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Monday, July 09, 2012

Monostitch :: Poetry Prompt from Adele Kenny

A blog I often read is Adele Kenny's 'The Music In It' at http://adelekenny.blogspot.com.au/ because she often has 'prompts' of some interest. Right now Adele has put up Prompt #18 - a suggestion to write a monostitch poem. In our local poetry scene, I have published a few monostitch poems earlier on by the prolific poet, Kevin Gillam - unfortunately I can't remember them and don't have them at hand. Another example along these lines are the monochords of Yannis Ritsos (trans. Paul Merchant):


140
This being empty, filling emptiness with emptiness,
so the words can learn.

141
The colors, not single. Each one in relation to the rest.

142
Don't be afraid. Where they are going downstream
there's a river and a garden.

143
A jasmine petal, in a glass of water, far away where
you're taking me.

144
A working-class hotel. A candle on the washbasin.
And muffled cries at night.


Another of my favourites is W.S.Merwin:
"Now all my teachers are dead except silence."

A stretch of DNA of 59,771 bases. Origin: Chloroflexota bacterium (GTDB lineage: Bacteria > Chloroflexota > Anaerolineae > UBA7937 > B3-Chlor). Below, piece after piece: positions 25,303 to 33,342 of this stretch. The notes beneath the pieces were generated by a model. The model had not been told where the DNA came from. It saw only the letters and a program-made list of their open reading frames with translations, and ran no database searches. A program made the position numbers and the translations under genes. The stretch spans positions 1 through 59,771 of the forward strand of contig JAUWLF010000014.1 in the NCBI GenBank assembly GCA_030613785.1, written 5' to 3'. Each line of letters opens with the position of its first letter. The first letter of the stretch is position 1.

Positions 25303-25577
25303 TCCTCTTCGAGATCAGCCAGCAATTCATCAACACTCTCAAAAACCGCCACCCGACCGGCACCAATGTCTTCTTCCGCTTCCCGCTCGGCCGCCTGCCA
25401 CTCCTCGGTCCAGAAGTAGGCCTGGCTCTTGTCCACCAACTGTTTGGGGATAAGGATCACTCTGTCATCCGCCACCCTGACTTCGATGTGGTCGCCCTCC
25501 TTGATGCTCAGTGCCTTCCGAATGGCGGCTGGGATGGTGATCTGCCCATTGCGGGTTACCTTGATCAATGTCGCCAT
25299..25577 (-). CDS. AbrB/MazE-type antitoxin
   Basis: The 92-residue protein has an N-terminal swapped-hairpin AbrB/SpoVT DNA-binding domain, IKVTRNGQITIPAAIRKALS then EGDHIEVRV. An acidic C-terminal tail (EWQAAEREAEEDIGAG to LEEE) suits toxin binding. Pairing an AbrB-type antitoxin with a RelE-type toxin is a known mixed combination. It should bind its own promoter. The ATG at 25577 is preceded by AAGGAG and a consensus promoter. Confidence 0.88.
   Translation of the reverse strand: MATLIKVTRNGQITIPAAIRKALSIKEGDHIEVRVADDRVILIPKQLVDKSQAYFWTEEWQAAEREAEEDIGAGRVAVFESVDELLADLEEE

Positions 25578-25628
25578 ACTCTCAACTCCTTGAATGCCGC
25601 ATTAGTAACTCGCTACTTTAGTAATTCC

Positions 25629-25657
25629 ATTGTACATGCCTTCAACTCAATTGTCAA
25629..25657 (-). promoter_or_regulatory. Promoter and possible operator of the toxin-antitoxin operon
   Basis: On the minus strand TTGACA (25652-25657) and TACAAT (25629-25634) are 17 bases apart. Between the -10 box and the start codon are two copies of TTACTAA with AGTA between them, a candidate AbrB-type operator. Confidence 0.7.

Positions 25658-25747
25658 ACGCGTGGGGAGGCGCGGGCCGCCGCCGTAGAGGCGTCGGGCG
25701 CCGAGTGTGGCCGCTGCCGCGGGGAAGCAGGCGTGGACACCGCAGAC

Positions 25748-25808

But I'll get off my favourites and let Adele Kenny take over.


AK: A monostitch poem is a freestanding, one-line poem, balanced in its own time and place. Historically, the monostitch dates to ancient times (reportedly including the Roman poet Marcus Valerius Martialis, though I was unable to locate any examples). The form received attention again in late nineteenth century Russia when Valery Bryusov published this single-line poem in 1894:

О закрой свои бледные ноги.
(Oh, cover your pale legs.)

I’ve found a few “rules for monostitch poems” that may serve as guidelines for your writing this week.

A monostitch poem:
  1. should be a single line composed from 6 -12 syllables (though the syllable count is entirely flexible),
  2. should include at least one figure of speech (a metaphor, but never a simile because similes require more words), personification, or other poetic device,
  3. should not have any punctuation other than a capital letter at the beginning and terminal punctuation (period, question mark, or exclamation point) at the end,
  4. should be a complete thought and not a phrase or fragment,
  5. should express a complete idea or theme in such a way that the meaning and nuance of the poem is clear.


 Note: Monostitch titles are as important as the poems, so be sure to create a great title.

Example:

Coward by R. A. Ammons
Bravery runs in my family.

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